Choosing a great sparkler for the New Year can be overwhelming, so let's review which ones may be best for your New Year's Eve dinner or celebration.
Champagne vs. Sparkling Wine
Some people tend to call all sparkling wines champagne, but, the only wines that can be called champagne are the ones that are produced in the Champagne region of France, hence the name.
Wine produced anywhere else in the world must, therefore, be called a “sparkling wine”. The primary grapes used to produce champagne are Pinot Noir, Chardonnay and Pinot Meunier. There are now only five family-owned champagne houses in France, and Laurent-Perrier is the largest of the three.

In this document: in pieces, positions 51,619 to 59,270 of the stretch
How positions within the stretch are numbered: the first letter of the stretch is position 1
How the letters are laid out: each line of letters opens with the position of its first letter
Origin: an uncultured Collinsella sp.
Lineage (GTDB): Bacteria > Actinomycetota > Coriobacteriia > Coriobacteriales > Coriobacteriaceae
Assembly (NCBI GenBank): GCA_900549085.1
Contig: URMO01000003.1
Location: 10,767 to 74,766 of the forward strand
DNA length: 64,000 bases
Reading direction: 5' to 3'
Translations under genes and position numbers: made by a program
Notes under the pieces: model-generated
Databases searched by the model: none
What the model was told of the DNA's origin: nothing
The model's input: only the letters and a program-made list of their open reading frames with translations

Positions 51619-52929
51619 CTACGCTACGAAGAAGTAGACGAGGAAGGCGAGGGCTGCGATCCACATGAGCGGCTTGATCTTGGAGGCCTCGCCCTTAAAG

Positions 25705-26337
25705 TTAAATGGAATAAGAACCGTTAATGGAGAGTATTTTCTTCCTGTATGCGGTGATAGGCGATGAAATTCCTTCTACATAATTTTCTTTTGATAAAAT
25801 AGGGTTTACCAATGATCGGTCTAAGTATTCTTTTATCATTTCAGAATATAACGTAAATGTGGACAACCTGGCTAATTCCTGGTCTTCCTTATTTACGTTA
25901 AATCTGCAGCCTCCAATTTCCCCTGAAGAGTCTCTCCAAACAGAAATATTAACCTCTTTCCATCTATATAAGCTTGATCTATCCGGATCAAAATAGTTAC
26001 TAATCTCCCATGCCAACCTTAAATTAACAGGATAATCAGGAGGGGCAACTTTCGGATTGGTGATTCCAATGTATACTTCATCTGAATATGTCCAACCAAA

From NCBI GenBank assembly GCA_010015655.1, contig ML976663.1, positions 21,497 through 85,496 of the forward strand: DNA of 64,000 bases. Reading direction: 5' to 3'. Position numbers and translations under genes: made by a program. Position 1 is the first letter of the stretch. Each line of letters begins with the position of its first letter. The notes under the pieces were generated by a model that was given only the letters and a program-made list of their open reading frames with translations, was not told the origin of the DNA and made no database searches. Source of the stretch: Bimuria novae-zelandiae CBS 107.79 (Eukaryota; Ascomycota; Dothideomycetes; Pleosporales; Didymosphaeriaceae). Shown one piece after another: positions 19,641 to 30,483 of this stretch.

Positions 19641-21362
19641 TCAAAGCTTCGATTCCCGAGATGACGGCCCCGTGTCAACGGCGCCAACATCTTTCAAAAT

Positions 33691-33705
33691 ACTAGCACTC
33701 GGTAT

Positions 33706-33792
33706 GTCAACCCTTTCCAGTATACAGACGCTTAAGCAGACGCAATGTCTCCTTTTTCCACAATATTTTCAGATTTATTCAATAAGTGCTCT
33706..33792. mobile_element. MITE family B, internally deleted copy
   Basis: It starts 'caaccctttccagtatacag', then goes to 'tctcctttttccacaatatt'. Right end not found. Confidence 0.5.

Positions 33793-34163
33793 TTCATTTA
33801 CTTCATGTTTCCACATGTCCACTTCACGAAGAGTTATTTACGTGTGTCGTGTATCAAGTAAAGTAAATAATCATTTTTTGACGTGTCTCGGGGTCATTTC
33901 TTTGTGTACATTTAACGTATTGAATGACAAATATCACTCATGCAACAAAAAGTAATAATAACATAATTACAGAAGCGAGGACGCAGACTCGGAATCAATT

Champagnes price typically range from around $45 and more. Prices of sparkling wines will depend on the amount of time spent aging, the
grapes used in the bottling and the process used to produce the champagne or sparkling wine.
Understanding the sweetness of sparkling wines:
Extra-Brut or Brut-Naturale: 0-6 grams of sugar per liter (the driest of the dry, unsweet-ened)
Brut: less than 15 grams of sugar per liter (dry—typical style of champagne with no sweetness)
Extra-Dry: 12-20 grams of sugar per liter (dry or slightly sweet)Sec: 17-35 grams of sugar per liter (medium-sweet)
Demi-Sec: 33-55 grams of sugar per liter (sweet)
Doux: more than 55 grams of sugar
There are so many champagnes and sparkling wines on the market today that can fit any budg-et for any celebration.